Much of the mathematics that is done throughout the world today is essentially European in style. This is a legacy of European colonialism, which saw the export around the globe of a specific approach to mathematics: one derived from the ideas of the ancient Greeks, and based firmly on the notion of proof.
Until recent decades, the study of the history of mathematics has tended to focus on the history of this European mathematics and on the works of the 'great' white European men. However, other parts of the world have had, and continue to have, their own mathematical traditions, though in many cases little record remains of the individuals who were involved in these developments.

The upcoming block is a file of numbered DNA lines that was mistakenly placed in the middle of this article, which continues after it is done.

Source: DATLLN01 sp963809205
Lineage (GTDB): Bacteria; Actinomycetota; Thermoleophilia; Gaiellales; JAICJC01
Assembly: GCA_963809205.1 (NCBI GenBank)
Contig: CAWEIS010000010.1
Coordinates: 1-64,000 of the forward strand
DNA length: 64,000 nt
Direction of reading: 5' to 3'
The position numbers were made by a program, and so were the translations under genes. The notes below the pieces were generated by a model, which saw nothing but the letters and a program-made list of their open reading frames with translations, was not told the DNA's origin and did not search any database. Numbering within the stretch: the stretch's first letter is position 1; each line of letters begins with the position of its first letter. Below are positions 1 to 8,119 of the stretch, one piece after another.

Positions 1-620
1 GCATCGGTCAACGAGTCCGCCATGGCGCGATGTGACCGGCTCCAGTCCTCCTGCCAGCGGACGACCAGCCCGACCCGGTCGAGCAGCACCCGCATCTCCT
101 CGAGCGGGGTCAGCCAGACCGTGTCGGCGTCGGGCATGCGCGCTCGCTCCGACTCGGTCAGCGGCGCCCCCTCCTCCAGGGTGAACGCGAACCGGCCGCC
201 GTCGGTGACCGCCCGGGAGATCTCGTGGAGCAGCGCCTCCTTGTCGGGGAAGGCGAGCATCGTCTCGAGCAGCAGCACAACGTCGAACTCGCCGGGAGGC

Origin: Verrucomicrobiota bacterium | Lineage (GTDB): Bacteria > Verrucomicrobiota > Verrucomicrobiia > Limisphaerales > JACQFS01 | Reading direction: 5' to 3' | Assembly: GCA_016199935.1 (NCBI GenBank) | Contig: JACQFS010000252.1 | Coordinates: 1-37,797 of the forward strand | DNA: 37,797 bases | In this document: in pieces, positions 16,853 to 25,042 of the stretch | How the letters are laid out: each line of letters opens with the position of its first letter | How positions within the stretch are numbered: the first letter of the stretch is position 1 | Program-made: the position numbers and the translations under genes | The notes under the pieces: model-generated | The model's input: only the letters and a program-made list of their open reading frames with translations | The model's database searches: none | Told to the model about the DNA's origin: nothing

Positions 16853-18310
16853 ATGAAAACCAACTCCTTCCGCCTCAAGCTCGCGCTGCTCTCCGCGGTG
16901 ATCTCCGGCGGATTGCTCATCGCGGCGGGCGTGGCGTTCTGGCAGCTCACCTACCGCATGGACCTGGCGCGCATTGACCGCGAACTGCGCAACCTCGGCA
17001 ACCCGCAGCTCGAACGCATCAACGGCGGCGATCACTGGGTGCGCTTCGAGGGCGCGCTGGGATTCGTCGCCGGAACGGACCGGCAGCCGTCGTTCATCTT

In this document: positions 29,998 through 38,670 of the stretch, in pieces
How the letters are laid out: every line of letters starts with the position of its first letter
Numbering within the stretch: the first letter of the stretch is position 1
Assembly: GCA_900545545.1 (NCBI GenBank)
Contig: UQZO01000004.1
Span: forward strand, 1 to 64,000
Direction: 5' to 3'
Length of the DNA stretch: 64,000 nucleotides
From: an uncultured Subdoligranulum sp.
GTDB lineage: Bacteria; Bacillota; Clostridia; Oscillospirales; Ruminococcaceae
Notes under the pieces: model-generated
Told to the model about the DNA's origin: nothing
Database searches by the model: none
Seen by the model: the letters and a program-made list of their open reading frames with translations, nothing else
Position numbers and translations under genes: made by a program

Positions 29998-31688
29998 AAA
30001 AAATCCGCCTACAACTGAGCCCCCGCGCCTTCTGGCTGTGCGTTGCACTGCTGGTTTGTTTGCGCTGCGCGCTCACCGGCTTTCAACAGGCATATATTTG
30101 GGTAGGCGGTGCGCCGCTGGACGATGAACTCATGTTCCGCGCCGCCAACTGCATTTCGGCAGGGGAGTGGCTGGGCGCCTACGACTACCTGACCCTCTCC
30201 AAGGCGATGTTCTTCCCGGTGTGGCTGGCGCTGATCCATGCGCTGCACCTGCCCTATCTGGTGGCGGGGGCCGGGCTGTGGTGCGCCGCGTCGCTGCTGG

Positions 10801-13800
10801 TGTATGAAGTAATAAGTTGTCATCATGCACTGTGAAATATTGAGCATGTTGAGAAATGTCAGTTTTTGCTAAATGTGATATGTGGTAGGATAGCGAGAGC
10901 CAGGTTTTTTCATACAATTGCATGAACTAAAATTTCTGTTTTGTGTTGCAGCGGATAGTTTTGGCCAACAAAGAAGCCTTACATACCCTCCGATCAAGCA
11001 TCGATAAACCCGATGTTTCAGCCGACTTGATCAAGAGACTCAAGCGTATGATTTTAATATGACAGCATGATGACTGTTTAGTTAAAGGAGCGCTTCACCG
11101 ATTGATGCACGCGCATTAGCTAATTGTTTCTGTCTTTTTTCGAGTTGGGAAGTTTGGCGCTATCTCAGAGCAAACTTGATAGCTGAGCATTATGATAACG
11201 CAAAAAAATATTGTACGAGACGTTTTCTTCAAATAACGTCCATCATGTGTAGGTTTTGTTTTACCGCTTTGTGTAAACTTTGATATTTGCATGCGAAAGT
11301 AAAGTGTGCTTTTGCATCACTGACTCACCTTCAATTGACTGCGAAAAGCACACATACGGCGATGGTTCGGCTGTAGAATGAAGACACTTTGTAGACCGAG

A series of new posters, to be displayed in the mezzanine of the Andrew Wiles Building and online, aims to provide a taste of the different types of mathematics that have appeared throughout the world, and to show that these are as much a part of the story of mathematics as the tales that are traditionally told of the prominent European mathematicians.